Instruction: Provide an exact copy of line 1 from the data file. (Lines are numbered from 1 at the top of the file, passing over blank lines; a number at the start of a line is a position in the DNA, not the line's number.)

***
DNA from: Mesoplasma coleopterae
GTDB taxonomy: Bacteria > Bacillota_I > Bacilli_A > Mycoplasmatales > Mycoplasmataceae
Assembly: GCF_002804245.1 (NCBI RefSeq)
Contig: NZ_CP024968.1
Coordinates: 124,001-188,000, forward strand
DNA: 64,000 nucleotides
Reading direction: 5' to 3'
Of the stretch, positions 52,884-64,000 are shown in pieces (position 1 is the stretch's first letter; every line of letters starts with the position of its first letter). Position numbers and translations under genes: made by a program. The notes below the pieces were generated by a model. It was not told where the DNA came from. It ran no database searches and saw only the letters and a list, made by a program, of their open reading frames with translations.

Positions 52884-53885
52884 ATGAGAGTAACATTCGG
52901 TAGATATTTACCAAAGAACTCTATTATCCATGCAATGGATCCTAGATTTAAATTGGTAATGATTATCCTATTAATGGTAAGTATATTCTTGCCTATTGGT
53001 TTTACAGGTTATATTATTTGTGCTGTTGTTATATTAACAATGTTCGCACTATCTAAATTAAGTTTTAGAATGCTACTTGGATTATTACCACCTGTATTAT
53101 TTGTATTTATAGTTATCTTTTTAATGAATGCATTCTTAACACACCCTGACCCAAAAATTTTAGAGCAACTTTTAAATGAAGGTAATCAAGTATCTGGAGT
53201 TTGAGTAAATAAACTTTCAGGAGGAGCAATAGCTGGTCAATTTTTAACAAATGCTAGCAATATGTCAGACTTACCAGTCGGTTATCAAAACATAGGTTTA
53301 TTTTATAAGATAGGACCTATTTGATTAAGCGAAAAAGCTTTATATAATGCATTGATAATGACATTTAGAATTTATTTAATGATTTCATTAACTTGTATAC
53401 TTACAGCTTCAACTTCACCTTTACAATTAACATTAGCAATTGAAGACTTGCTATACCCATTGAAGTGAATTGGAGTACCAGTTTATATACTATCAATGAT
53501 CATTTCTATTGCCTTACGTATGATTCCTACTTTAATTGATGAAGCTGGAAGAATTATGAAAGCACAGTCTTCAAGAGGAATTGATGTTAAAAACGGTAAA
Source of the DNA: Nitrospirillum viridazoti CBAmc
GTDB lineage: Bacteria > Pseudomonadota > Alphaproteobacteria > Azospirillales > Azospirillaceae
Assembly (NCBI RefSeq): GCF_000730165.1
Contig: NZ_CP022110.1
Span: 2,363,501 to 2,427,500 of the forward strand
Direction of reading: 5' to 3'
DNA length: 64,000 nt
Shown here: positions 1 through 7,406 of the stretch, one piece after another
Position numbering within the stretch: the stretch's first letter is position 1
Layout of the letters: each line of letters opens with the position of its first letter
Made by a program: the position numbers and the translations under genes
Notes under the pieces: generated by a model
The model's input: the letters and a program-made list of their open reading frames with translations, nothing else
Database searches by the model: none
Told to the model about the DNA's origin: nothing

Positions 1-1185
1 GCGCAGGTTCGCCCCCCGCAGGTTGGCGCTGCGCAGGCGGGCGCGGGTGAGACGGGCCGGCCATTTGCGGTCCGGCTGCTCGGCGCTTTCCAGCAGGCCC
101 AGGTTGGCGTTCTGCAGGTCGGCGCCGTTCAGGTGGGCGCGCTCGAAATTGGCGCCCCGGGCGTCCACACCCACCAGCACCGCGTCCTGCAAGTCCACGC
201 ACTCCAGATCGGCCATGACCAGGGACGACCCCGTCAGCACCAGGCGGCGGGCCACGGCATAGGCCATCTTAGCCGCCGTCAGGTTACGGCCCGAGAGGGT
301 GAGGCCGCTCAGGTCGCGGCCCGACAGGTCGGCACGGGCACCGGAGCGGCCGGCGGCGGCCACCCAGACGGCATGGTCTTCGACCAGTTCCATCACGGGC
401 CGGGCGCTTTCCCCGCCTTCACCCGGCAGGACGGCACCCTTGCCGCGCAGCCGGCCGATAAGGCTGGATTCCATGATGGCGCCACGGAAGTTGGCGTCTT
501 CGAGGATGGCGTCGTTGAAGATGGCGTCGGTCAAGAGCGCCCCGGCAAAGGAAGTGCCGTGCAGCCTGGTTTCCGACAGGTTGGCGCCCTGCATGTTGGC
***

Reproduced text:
DNA from: Mesoplasma coleopterae